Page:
Milestones :: Perspectives
December 12, 2018
Seeded by $125 million donation by the late Paul G. Allen, the Allen Institute for Immunology will study human immune health, cancer, and autoimmune diseases
The Allen Institute today announced the launch of the Allen Institute for Immunology, a new division of the Institute that is dedicated to studying the human immune system. Seeded by a generous commitment of $125 million by Allen Institute founder, the late Paul G. Allen, the new Institute will work to understand the dynamic balancing act of the human immune system, how it senses friend from foe and what goes wrong when we’re ill.
“Paul Allen always challenged us to go after the really hard problems, to do work that would have a significant impact in our scientific fields,” said Allan Jones, Ph.D., President and Chief Executive Officer of the Allen Institute. “Understanding the human immune system in detail and figuring out what goes wrong in disease is an incredibly complex but solvable problem. I’m thrilled to see us launch into this new area of complexity in biology with a real opportunity to directly impact human health.”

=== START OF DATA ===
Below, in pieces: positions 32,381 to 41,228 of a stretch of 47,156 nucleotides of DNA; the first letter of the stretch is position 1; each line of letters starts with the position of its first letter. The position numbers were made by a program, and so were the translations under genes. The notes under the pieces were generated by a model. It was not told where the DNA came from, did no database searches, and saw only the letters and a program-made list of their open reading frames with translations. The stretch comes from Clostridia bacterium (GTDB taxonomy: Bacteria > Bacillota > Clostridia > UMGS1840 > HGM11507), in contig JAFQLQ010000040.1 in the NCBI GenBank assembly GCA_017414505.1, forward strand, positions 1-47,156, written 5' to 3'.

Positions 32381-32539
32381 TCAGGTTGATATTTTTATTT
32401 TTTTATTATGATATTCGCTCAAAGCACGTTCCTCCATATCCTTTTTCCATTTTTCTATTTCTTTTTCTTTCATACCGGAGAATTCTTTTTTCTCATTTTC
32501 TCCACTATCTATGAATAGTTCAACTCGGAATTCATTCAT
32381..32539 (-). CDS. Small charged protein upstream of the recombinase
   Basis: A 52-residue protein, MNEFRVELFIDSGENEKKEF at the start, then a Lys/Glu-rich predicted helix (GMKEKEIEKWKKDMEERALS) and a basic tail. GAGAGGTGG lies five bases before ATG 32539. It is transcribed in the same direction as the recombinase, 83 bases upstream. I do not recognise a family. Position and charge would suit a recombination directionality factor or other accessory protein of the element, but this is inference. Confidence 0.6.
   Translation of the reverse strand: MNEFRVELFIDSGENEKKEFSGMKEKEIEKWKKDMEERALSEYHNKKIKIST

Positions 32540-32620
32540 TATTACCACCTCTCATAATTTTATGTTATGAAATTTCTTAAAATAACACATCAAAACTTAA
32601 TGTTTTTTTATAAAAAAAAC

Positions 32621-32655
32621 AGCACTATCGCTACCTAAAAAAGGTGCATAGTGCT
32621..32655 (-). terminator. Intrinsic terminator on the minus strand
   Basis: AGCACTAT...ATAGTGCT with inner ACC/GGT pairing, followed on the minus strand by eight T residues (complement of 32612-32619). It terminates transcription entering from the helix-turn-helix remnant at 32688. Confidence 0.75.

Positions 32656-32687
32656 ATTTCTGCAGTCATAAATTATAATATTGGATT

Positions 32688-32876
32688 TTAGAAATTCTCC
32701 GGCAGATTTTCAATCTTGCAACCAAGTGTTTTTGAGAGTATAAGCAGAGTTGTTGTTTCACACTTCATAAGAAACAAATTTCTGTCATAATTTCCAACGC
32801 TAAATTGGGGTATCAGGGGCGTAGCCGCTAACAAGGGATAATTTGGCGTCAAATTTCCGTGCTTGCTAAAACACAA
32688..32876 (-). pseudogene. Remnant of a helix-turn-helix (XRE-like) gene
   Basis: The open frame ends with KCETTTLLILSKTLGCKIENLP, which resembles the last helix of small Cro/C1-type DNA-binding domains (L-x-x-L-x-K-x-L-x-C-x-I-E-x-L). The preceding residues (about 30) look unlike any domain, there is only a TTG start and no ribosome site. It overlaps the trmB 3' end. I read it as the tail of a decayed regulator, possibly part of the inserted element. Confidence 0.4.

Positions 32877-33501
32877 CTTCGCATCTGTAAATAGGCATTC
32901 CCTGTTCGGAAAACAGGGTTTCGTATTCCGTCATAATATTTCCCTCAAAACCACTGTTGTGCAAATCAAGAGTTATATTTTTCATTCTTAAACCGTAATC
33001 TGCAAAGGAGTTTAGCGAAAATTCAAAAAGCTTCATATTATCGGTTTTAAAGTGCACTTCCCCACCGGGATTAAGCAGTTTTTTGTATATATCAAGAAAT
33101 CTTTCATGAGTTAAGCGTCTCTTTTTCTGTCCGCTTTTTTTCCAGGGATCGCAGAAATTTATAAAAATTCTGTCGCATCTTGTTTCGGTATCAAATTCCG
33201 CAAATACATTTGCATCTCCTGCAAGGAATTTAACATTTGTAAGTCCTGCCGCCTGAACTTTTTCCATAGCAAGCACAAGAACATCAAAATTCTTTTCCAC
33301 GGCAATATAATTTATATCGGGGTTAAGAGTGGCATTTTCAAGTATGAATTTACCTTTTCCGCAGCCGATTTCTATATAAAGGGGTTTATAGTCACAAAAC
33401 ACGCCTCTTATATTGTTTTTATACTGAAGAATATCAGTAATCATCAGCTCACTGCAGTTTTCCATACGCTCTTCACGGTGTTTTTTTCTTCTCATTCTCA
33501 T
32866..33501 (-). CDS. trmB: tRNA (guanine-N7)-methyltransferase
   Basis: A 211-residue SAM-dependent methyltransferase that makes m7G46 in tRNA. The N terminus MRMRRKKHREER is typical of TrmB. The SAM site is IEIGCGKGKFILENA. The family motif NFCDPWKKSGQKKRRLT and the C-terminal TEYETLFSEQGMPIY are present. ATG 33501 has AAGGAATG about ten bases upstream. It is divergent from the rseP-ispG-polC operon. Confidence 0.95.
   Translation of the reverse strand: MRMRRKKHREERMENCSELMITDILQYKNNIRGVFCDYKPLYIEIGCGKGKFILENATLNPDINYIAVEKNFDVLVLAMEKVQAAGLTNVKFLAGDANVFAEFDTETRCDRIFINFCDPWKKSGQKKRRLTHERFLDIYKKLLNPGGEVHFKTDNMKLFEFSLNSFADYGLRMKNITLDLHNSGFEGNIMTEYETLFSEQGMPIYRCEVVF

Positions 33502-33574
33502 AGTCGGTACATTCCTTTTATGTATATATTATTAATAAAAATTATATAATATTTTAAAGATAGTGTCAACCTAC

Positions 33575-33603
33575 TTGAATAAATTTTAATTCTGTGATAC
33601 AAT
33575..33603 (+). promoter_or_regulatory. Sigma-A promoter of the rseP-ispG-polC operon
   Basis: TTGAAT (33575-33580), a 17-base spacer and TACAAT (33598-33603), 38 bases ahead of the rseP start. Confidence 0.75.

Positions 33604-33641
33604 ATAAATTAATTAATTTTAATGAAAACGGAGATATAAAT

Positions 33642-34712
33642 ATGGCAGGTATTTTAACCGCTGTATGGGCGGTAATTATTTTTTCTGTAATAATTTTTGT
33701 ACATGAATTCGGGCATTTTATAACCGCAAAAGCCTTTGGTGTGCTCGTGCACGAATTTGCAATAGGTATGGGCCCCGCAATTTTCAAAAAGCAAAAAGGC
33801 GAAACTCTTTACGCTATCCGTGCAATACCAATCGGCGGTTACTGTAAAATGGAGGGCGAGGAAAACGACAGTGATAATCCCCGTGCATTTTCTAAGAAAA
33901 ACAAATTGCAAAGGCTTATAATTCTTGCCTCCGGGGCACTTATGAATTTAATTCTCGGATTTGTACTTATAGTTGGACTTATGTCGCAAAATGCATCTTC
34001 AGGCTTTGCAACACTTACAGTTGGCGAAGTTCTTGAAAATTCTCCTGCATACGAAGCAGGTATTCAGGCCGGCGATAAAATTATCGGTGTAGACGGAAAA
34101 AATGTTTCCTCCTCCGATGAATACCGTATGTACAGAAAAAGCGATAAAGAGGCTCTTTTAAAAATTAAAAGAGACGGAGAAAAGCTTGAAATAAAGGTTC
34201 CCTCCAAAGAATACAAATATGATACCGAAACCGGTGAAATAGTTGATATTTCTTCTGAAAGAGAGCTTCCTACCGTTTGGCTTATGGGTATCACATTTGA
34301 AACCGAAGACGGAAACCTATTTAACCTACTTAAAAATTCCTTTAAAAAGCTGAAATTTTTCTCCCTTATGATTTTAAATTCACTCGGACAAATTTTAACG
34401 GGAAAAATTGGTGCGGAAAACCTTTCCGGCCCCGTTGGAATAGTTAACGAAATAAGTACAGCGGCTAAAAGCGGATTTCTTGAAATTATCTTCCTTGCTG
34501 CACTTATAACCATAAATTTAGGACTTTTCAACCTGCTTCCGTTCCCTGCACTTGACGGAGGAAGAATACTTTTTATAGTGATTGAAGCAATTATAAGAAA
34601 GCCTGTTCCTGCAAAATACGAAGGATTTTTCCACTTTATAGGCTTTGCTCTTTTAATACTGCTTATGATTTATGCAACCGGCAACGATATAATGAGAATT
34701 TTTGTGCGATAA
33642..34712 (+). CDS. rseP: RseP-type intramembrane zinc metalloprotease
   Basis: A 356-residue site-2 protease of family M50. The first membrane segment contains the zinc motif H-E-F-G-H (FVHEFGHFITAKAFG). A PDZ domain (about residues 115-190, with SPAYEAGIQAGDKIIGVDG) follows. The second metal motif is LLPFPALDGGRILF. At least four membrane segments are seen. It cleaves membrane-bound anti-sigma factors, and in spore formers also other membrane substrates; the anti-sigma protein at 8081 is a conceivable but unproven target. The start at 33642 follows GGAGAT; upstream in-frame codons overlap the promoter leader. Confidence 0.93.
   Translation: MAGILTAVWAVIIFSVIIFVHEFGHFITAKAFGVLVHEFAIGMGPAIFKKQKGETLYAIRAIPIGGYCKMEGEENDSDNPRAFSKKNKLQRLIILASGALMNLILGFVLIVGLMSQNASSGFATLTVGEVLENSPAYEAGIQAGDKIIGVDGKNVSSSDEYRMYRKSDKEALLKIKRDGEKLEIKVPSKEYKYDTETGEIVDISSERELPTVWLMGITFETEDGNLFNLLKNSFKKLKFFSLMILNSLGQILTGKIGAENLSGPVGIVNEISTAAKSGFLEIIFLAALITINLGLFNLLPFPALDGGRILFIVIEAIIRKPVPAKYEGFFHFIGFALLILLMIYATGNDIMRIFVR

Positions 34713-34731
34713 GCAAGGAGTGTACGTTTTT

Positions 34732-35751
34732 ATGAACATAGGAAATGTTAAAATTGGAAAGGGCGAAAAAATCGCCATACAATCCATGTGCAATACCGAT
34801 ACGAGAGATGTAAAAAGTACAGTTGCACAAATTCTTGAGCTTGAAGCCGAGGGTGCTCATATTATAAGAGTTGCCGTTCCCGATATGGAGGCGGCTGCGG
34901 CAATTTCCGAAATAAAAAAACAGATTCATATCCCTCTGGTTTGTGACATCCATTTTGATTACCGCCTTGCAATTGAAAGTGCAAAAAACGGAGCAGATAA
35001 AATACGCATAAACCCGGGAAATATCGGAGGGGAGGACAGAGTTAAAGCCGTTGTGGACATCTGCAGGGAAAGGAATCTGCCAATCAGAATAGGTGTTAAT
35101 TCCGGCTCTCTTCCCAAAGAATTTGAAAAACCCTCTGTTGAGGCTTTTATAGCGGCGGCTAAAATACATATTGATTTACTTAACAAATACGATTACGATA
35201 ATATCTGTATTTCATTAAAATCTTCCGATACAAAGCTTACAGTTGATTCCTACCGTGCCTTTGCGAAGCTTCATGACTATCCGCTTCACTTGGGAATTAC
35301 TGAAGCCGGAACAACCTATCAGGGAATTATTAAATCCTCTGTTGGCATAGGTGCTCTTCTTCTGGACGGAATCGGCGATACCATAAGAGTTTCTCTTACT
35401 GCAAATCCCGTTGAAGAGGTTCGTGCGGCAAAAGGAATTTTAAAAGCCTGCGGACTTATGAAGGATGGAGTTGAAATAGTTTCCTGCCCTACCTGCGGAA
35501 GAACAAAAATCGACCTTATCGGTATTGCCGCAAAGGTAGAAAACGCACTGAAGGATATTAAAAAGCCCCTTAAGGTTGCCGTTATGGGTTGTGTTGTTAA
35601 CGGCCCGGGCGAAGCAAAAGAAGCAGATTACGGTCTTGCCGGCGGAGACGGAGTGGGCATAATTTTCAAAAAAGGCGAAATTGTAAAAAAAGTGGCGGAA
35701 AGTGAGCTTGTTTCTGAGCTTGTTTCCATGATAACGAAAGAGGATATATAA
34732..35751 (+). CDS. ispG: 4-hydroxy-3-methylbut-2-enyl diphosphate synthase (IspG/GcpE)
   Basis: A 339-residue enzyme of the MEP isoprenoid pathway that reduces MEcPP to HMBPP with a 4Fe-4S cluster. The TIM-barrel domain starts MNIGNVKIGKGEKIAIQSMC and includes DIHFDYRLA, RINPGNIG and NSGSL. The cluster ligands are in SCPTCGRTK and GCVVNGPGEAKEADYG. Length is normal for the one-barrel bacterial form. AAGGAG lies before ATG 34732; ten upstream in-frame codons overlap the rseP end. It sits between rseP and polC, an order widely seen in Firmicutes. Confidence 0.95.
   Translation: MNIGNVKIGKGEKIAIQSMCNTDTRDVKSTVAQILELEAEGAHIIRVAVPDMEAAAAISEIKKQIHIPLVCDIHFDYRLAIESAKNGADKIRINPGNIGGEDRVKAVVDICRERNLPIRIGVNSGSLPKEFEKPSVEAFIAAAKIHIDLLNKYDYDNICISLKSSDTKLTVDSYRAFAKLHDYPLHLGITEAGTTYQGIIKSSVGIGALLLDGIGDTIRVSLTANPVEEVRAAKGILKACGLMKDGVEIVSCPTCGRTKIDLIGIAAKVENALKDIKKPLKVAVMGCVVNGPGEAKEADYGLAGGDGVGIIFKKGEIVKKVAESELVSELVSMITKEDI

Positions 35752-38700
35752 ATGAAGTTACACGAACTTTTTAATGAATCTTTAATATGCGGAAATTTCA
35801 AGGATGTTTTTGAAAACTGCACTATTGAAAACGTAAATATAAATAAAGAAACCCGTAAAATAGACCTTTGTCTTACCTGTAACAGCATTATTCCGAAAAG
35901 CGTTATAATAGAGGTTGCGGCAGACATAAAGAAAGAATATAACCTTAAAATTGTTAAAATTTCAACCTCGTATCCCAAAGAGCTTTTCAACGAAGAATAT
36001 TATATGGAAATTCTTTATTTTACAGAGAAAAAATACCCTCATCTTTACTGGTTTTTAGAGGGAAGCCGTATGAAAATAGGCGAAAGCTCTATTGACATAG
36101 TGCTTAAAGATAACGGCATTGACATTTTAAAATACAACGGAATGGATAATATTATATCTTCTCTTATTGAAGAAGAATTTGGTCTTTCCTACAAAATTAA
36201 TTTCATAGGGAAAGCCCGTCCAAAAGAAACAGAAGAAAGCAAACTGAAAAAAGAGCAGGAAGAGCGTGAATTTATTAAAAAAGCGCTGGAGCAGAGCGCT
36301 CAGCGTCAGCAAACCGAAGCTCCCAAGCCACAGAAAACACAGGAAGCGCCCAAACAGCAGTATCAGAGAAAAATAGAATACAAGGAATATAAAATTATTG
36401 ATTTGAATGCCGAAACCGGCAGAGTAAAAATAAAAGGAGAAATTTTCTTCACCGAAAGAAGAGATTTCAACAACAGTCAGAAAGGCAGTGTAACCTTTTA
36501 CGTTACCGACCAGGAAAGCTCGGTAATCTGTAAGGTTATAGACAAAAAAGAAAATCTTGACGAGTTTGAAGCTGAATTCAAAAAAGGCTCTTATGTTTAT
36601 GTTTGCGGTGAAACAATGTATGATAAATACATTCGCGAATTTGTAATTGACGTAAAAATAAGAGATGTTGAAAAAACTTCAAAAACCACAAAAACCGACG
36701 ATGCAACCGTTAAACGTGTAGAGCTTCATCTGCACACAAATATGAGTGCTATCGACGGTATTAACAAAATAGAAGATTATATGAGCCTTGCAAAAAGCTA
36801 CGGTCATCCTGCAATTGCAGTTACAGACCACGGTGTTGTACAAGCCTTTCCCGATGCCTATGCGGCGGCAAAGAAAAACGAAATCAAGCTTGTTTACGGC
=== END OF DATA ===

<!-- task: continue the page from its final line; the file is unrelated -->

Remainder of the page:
The Allen Institute for Immunology’s goal is to improve human immune health and lay the groundwork for better ways to diagnose, treat and prevent immune-related diseases. In its initial phase, the Institute will focus on studies of two cancers, multiple myeloma and melanoma, and three autoimmune disorders, rheumatoid arthritis and inflammatory bowel disease, specifically, ulcerative colitis and Crohn’s disease. The researchers will also take a deep dive into the immune systems of healthy volunteers with the goal of understanding what makes a “normal” immune baseline and how to help patients return to that healthy state.
Thomas F. Bumol, Ph.D., is the Executive Director for the Allen Institute for Immunology. Bumol joins the Institute from Lilly Research Laboratories where he worked for more than 35 years, most recently as Senior Vice-President of the Biotechnology and Immunology Research component and the Site Head of Lilly’s Biotechnology Center of San Diego. His work at Lilly focused on drug discovery and early clinical development of treatments for many disease areas including diabetes, pain and immune-related diseases such as psoriasis, lupus, rheumatoid arthritis and inflammatory bowel disease.
“By unraveling the mysteries of the dynamic immune system in healthy individuals and focusing the same cutting-edge tools on patients in various disease states, we believe we will find new ways to diagnose and ultimately treat disease,” Bumol said. “We are looking at problems that have large unmet needs. Patients are not only suffering from these immune-based illnesses, patients are dying from some of these disorders, and we would like to change that.”